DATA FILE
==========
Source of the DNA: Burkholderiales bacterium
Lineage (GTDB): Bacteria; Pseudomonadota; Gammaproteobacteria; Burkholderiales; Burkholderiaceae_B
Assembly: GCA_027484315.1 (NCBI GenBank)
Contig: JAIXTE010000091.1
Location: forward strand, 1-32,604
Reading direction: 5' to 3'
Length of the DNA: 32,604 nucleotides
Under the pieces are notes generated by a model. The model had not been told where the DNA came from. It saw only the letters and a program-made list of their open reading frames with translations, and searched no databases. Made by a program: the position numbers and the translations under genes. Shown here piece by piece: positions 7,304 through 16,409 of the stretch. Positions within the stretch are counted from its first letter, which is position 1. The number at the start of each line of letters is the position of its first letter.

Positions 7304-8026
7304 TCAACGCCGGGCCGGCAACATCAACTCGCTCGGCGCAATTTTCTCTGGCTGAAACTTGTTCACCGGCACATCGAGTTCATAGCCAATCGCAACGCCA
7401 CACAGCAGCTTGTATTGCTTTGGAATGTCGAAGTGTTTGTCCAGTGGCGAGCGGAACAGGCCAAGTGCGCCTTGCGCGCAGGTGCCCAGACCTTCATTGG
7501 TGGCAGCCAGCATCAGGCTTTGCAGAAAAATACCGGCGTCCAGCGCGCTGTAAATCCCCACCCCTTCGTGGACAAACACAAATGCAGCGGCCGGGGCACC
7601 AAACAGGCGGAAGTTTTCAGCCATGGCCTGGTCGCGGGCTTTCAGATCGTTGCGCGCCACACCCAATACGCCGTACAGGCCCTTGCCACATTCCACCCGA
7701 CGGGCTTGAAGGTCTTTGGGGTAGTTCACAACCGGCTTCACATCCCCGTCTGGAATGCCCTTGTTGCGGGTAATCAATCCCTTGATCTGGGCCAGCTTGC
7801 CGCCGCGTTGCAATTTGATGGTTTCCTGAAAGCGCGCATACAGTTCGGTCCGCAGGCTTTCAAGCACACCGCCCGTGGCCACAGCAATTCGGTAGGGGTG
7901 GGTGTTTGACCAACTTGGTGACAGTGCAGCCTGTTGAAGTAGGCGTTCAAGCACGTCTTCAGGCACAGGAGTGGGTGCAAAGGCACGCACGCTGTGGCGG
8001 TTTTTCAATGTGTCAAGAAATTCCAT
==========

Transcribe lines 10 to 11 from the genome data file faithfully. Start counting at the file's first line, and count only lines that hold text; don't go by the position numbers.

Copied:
7304 TCAACGCCGGGCCGGCAACATCAACTCGCTCGGCGCAATTTTCTCTGGCTGAAACTTGTTCACCGGCACATCGAGTTCATAGCCAATCGCAACGCCA
7401 CACAGCAGCTTGTATTGCTTTGGAATGTCGAAGTGTTTGTCCAGTGGCGAGCGGAACAGGCCAAGTGCGCCTTGCGCGCAGGTGCCCAGACCTTCATTGG